fails if any of the following conditions are encountered: Search permission is denied for a component of dirname, or read permission is denied for dirname. dirname points outside the allocated address space of the process. The reliable detection of this error is implementation dependent. Too many symbolic links were encountered in translating the path name. Too many open file descriptors are currently open for the calling process. A component of dirname exceeds bytes, or the entire length of dirname exceeds - 1 bytes while is in effect. Too many open file descriptors are currently open on the system. A component of dirname does not exist or dirname points to an empty string. failed to provide sufficient memory to process the directory. A component of dirname is not a directory. or might fail if any of the following conditions are encountered: dirp does not refer to an open directory stream. dirp points outside the allocated address space of the process. An I/O error occurred. The directory stream to which dirp refers is not located at a valid directory entry. Directory may be corrupted. might fail if any of the following conditions are encountered: dirp does not refer to an open directory stream. dirp specifies an improper file system block size. might fail if the following condition is encountered: dirp specifies an improper file system block size. might fail if any of the following conditions are encountered: dirp does not refer to an open directory stream. dirp points outside the allocated address space of the process. might fail if any of the following conditions are encountered: dirp does not refer to an open directory stream. dirp points outside the allocated address space of the process. EXAMPLES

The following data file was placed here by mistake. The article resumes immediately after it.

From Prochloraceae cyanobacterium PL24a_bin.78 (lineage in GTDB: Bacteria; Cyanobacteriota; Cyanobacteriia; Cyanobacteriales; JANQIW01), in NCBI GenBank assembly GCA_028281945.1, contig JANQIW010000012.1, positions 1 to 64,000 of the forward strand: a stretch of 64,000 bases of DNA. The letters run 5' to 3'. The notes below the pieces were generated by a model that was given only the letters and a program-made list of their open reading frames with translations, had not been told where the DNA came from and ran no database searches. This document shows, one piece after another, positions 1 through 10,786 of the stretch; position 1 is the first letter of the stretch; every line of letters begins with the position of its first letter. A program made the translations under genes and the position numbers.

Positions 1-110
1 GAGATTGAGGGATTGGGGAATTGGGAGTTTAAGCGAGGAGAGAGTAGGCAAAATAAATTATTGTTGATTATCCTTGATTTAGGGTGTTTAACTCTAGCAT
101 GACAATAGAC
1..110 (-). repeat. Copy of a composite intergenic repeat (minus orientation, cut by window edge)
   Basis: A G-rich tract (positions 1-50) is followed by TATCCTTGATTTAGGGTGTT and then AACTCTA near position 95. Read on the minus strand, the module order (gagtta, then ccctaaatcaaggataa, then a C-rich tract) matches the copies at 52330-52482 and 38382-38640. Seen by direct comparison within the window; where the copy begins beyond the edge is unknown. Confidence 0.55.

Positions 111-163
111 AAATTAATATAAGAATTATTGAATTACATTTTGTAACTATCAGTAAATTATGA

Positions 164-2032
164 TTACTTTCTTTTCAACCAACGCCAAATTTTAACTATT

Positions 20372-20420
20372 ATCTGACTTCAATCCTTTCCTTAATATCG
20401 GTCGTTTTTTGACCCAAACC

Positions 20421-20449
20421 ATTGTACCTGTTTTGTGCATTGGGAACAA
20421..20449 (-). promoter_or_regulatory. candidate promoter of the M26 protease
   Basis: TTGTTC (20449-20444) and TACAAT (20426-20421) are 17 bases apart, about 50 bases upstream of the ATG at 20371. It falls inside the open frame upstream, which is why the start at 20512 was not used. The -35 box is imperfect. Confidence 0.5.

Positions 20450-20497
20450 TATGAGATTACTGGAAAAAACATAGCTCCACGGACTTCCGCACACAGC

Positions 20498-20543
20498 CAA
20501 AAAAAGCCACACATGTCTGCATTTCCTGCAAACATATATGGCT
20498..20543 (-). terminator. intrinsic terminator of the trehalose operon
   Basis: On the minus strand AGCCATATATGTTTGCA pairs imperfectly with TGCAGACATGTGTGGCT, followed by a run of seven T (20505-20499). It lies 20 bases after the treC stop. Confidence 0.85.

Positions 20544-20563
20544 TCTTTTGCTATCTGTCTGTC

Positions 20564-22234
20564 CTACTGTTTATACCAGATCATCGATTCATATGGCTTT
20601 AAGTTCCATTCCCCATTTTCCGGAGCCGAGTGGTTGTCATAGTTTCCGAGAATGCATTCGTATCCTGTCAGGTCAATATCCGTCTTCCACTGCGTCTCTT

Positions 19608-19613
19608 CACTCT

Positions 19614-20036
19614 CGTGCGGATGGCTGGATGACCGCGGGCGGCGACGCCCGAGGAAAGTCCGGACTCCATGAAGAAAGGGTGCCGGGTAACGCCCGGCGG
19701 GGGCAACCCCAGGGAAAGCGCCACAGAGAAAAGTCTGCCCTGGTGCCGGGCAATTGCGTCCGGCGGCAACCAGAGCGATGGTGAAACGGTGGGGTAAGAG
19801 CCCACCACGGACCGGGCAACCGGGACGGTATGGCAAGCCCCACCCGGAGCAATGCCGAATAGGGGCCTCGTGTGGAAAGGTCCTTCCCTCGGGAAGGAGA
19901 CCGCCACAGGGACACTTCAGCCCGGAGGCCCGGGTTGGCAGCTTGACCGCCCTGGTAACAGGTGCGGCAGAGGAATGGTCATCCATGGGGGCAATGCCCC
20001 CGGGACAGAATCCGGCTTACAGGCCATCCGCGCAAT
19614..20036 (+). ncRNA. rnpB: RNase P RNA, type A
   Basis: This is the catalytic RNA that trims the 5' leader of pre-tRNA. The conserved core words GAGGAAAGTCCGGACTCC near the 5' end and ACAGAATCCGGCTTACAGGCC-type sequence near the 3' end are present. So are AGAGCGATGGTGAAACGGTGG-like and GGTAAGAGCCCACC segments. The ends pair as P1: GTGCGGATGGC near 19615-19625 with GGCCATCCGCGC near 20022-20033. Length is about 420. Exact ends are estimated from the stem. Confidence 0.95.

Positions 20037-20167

The following code searches the current directory for an entry name: DIR *dirp; struct dirent *dp; dirp = opendir("."); while ((dp = readdir(dirp)) != NULL) { if (strcmp(dp->d_name, name) == 0) { (void) closedir(dirp); return FOUND; } } (void) closedir(dirp); return NOT_FOUND; WARNINGS
and (see getdirentries(2)) are the only ways to access remote NFS directories. Attempting to read a remote directory via NFS by using returns and sets to (see read(2)). If a file is removed from or added to the directory after the most recent call to or whether a subsequent call to or returns an entry for that file is unspecified. For 32-bit applications, the d_ino field of the struct may overflow for filesystems that use 64-bit values. In this case the most-signifi- cant bytes will be truncated without generating an error and d_ino values may not be unique. AUTHOR
was developed by AT&T, HP, and the University of California, Berkeley. SEE ALSO
close(2), getdirentries(2), lseek(2), open(2), read(2), dir(4), dirent(5), thread_safety(5). STANDARDS CONFORMANCE
directory(3C)